The first comprehensive survey of Jasper Johns’s work to be held in the United Kingdom in 40 years, this exhibition will feature more than 150 paintings, sculptures, drawings, and prints, revealing the continuities and changes that have occurred in the artist’s career over the past six decades and the curiosity and experimentation that Johns continues to apply to his current practice.

This exhibition is also on view at The Broad Museum, Los Angeles (February – May 2018).

For more information please visit:

Exhibition: Partners in Design: Alfred H. Barr Jr. and Philip Johnson

Organized by the Liliane and David M. Stewart Program for Modern Design, this exhibition focuses on how the Museum of Modern Art’s (MoMA) first director, Alfred Barr, and curator of architecture, Philip Johnson, introduced modern design to North America. The exhibition’s narrative begins with Barr and Johnson’s travels in Europe in the late 1920s and early 1930s. What they saw there was a revelation: the rejection of ornament, practiced by leading European architects—such as Le Corbusier, J. J. P. Oud, and Ludwig Mies van der Rohe–had  given rise to a purity of form that Barr and Johnson would dub the ‘International Style’. The exhibition traces the development of modern design from its origins at the Bauhaus in Dessau to Barr and Johnson’s radical experiments in their homes to MoMA’s nationally influential exhibitions in the 1930s and beyond. It includes more than 100 objects—including furniture, photographs, and industrial and graphic design—drawn from private and public collections.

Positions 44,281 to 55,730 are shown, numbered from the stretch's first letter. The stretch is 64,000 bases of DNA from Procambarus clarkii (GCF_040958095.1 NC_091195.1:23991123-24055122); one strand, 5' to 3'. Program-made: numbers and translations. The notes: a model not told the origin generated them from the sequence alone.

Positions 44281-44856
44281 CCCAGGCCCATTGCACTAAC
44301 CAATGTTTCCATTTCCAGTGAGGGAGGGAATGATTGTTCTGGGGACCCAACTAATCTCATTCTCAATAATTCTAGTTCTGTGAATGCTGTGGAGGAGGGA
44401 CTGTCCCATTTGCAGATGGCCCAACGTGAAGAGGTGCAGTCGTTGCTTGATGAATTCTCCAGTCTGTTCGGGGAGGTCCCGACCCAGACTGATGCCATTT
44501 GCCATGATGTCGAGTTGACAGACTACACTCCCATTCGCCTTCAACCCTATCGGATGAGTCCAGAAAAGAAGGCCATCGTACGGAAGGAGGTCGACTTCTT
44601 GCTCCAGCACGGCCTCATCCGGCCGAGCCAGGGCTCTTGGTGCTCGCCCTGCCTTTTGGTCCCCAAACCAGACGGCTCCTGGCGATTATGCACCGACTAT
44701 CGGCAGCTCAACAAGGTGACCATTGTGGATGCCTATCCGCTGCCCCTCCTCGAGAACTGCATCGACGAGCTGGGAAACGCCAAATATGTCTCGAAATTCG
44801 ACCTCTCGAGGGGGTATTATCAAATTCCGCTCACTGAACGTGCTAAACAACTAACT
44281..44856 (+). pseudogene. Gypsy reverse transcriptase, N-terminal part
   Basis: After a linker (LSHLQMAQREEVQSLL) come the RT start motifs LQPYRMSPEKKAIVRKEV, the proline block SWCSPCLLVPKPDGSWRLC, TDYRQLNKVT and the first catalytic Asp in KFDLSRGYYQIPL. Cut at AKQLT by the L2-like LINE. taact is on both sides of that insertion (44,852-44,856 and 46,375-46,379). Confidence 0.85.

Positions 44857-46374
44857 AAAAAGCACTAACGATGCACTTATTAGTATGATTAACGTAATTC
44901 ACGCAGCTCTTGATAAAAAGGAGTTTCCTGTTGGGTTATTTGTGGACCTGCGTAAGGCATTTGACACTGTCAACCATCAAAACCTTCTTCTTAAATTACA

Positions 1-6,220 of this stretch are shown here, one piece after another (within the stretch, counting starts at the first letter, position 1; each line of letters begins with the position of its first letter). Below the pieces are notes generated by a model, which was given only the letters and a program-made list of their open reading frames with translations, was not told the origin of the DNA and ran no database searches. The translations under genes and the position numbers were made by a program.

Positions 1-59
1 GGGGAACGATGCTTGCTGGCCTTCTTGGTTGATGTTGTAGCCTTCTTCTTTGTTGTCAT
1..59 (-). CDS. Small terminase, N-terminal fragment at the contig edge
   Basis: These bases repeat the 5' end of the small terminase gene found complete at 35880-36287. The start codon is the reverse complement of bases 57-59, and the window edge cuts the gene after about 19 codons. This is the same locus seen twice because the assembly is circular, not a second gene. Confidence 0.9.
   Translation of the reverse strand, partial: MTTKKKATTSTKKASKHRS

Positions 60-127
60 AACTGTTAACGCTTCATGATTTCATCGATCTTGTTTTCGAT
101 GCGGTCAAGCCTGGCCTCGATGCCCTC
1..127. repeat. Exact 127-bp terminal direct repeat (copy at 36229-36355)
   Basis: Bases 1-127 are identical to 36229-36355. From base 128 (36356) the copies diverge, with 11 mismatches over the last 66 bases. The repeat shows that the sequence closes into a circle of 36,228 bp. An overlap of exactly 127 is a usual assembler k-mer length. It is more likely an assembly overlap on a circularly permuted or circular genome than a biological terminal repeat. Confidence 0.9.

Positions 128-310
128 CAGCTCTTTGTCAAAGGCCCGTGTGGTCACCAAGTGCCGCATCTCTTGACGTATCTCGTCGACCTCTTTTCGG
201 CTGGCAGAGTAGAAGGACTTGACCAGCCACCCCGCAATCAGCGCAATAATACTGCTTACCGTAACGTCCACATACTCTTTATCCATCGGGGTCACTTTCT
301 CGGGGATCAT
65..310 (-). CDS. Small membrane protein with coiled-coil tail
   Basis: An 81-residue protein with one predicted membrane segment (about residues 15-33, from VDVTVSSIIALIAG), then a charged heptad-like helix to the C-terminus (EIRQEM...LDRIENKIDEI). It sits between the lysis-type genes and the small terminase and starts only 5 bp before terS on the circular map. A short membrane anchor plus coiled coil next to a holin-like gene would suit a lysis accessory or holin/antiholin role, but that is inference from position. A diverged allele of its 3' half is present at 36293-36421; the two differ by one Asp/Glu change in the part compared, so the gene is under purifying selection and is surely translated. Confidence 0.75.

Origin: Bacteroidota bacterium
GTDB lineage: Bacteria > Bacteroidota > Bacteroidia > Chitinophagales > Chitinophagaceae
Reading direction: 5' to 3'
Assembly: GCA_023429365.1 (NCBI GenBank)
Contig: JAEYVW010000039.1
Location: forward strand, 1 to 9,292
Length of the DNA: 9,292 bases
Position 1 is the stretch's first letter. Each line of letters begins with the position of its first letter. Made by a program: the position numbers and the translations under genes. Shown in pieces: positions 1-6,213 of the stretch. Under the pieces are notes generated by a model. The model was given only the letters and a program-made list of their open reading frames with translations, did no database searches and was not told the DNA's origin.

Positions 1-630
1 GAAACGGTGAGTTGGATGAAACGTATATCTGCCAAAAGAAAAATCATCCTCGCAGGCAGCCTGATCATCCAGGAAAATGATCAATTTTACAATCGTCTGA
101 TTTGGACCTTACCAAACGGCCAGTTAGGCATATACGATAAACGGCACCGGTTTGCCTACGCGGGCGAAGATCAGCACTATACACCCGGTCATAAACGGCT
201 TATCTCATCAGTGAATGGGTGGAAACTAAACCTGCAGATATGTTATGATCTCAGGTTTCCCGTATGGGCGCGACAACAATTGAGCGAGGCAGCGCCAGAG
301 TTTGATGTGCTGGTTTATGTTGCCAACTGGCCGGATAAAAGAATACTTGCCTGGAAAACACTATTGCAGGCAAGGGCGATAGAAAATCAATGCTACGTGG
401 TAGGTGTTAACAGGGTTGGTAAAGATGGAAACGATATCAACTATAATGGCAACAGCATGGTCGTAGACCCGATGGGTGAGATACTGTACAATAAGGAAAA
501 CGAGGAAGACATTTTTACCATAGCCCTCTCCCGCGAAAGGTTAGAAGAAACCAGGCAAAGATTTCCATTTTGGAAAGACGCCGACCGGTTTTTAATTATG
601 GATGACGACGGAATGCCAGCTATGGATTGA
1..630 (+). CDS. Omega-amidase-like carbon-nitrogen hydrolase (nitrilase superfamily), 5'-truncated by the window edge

This exhibition is also on view at the Davis Museum at the Davis Museum, Wellesley College (September 28–December 18, 2016) and the Kunsthalle Bielefeld (March 25–July 23, 2017).

For more information, please visit:

Seminar: Flipping Pop

Flipping Pop will bring together Brazilian researchers, artists, students and international guests to focus on the historical and contemporary re-readings of Pop Art at the IX Bienal de São Paulo, known as the “Biennial of Pop Art,” and the 1967 Rio “New Objectivity” exhibition.  Scholars will investigate how the art of the US was interpreted and parallels between art practices and conceptual strategies between American and Brazilian artists of the 1960s.

For more information, please visit: http://mam.org.br/evento/seminario-internacional-revisitando-pop/